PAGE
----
Confronting Evil
(The Shephelah)

Introduction to lesson four:

The ancient land of Israel is a testimony, evidence if you will, of the greatness of what God did in that country. A testimony of the truth that we find in the pages of the Bible.

The Bible speaks often, of a great civilization called the Philistines. The Philistines lived out on the coastal plain powerful and cultured. The Israelites at the time of the judges, lived up in the hills. Almost as if afraid to face that Philistine culture. In-between the two, several valleys which connected those mountains with that coastal plain. Beth-Shemesh, one of those ancient tells stands as a guard house, between the people of the coast and the people of the hills.

Welcome to Tell Beth-Shemesh, as we call it. We’re sitting on another one of these huge mounds that made up of several layers of civilization. You’ll notice on this one there’s some recent excavation. So you can see how archeology is being done. They’ve found some enormous defensive structures here, in the area we are. And a huge work area here below, probably an olive processing area. So this was an active on going city. Probably in the area of the Iron Age, late Iron Age, probably in the time of Recoboam, or shortly after, about 920, shall we say, BC. So that kind of gives you the setting.

The town of Beth-Shemesh is called Beth-Shemesh, because “Beth” means house, “Shemesh” sun. So the house of the sun. If we go to the west here, we go to the coastal plain, and it’s not every far, three, four, five miles down this valley, you would be out in that broad coastal plain where that main road ran from the eastern empires and the western empire. If you go to the east of us, in this direction, very soon you would be to the Judea Mountains. I can see the tops of the Judea Mountains there, behind where you are. You can just see there in the distance going on up to 3,000 feet and more. And that’s in Bible times, at least in the Old Testament, where most of the Israelite people lived.

Around us, the Shephelah, the low foot hills that separate those two. And we can actually say, if you look particularly here in this direction you can see where some of those foot hills are that then separate the mountains from the coastal plain.

Now there are places where broad valleys come up from the coastal plain, through the Shephelah and even some instances, into the Judea Mountains. And what that does then, it is gives you access back and forth. If you live in the mountains and you want to come down to the coastal plain, this is the place to go. If you live on the coastal plain and you want to come up into the mountains, this is the place to be. So a place like this is very, very significant for the strategy of this area because it separates, it guards the mountains if you will, or from the perspective of the people down here, it guards the entrance to the coastal plain. So this place was often battled over, often mentioned in the Bible. So that’s our geographical setting.

We’re in the Soreq Valley. This particular territory, right here in the Shephelah and out into the coastal plain is the possession of the tribe of Dan. A very small tribe, probably the smallest of the twelve tribes. The tribe of Dan was given this in the book of Joshua as their inheritance. That was where they were placed. However, for whatever reasons, the tribe of Dan was never able to, or never chose to push the Philistines away.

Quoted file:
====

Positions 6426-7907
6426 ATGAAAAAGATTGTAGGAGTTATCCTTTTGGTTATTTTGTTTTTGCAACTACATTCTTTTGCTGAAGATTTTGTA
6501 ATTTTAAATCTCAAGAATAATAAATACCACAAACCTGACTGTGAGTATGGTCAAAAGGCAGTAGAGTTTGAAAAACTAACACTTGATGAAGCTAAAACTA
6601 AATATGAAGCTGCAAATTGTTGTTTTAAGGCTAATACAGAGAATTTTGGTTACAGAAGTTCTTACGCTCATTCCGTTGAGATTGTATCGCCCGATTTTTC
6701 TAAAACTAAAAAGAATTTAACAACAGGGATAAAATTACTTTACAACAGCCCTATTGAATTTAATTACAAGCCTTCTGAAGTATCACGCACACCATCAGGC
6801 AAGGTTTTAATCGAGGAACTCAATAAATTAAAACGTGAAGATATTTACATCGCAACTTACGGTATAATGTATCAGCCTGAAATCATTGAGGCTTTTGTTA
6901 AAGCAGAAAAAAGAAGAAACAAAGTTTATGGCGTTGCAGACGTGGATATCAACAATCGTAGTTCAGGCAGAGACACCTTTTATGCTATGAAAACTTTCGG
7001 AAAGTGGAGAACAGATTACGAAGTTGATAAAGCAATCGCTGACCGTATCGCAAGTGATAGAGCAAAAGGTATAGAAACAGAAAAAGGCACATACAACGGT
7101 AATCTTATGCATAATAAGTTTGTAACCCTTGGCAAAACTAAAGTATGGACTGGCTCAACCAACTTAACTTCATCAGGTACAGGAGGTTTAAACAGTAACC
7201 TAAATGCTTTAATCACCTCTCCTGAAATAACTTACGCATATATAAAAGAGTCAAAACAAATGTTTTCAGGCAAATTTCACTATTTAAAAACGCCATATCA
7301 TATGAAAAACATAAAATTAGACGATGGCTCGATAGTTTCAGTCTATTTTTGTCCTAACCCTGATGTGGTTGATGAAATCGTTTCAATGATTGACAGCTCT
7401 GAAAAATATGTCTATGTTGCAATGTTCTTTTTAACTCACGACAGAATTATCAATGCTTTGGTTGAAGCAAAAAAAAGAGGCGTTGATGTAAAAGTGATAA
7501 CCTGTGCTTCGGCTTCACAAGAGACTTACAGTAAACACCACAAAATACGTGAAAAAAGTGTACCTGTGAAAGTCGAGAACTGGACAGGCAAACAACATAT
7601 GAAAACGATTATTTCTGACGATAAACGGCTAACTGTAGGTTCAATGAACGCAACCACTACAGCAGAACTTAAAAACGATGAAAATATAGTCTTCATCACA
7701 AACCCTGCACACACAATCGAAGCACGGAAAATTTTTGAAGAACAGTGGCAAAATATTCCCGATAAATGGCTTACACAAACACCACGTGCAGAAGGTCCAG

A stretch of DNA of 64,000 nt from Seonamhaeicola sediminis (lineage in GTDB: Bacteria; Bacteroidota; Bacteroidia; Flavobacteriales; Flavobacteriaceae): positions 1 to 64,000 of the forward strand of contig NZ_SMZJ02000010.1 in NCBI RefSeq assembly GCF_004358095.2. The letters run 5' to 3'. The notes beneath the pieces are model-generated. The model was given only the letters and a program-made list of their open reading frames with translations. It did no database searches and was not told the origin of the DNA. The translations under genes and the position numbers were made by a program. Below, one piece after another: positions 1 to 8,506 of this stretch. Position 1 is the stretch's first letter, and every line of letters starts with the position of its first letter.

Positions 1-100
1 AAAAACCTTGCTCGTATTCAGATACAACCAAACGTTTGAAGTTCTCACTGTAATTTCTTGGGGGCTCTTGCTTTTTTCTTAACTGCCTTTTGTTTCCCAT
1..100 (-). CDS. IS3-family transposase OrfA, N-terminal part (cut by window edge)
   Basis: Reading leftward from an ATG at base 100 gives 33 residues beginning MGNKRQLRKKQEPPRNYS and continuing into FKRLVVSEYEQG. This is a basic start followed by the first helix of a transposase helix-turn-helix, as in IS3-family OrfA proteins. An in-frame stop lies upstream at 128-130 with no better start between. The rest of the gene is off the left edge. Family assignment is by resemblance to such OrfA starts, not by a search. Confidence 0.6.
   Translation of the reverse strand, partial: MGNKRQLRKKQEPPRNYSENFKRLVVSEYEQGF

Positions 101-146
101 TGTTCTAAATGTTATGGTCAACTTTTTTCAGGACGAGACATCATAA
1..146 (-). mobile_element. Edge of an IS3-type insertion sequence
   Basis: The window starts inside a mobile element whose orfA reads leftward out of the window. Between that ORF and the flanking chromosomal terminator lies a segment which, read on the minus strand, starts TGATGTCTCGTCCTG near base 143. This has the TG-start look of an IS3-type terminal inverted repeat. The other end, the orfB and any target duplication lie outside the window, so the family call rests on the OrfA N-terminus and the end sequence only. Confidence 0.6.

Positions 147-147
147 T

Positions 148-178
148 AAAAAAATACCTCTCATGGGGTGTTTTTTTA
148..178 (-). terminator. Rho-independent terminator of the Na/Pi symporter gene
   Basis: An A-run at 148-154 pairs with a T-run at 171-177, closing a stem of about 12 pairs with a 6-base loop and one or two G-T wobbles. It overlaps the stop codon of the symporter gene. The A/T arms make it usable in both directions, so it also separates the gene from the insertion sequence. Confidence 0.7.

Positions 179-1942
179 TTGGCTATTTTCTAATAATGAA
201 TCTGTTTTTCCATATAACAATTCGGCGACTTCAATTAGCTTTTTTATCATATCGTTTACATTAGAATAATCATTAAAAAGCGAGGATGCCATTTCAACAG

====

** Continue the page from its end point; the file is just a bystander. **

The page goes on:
But one of the aspects of the faith lesson I want to talk about in a few minuets is the fact that when God gives them a role He wants them to carry out, failing to carry it out creates problems. And the tribe of Dan, for whatever reasons, was unable to carry out their task of subjugating this particular area, and pushing the Philistines away.

Now relate that to yourself. When God calls you to a particular task in a particular place, it become important to carry out your calling, whatever that calling is. And it becomes really important to carry it out fully. If there is some aspect of our life that we don’t bring under the dominion of God’s value system of God’s way of life, we jeopardize our whole mission. It doesn’t do any good to be distinctively committed to God in part of our life, and then let the rest of it go. And that we see here. The tribe of Dan left the Philistine presence, and that created problems for a long time for the Israelite people.

Historically now, the Philistines live out here on the coastal plain to the west. About 1,100, or a little earlier BC, there was a migration of people coming from the Aegean world. From the area we call Greece.

They migrated along the Mediterranean world, all along, down the coast of the Mediterranean Sea, here on the eastern side of the Mediterranean. Several groups of those Aegean people, known in history as the “sea people”, the people who came from the sea, settled along the coast of Palestine, the coast of Israel here. The ones who settled here apparently became what we know to be the Philistines. Over here we had the Philistine cities Ashdod, Ashkelon, Gaza and Ekron. More inland, we call that Tell Mikna today, and that’s only about three miles from here. They settled in kind of city states.

A very important detail you ought to know about the Philistine people that lived out here on the coastal plain, is that they were the sophisticated culture of the day. The Philistines had technology. The Philistines had iron. We’ll talk about iron later, suffice to say now it’s something the Israelites didn’t have. The Philistines had an olive processing business that was incredible. In fact they might have processed more olive oil in those Philistine cities than is processed in the country today. Now that’s an important detail to keep in mind. Don’t think of it like the Israelites had it all together, and they have this fine sophisticated culture, and the Philistines are barbarians. Look at it as exactly the opposite. The Israelites were the unsophisticated folk, the people who didn’t really have it all together, and living down here on the sea coast are these very sophisticated cultured, developed Philistines, and how that attractiveness to the Israelites created problems. Because these Philistines who lived out here to the west also had a religion that was very contrary to the one of the Israelites. They worshiped the gods of fertility.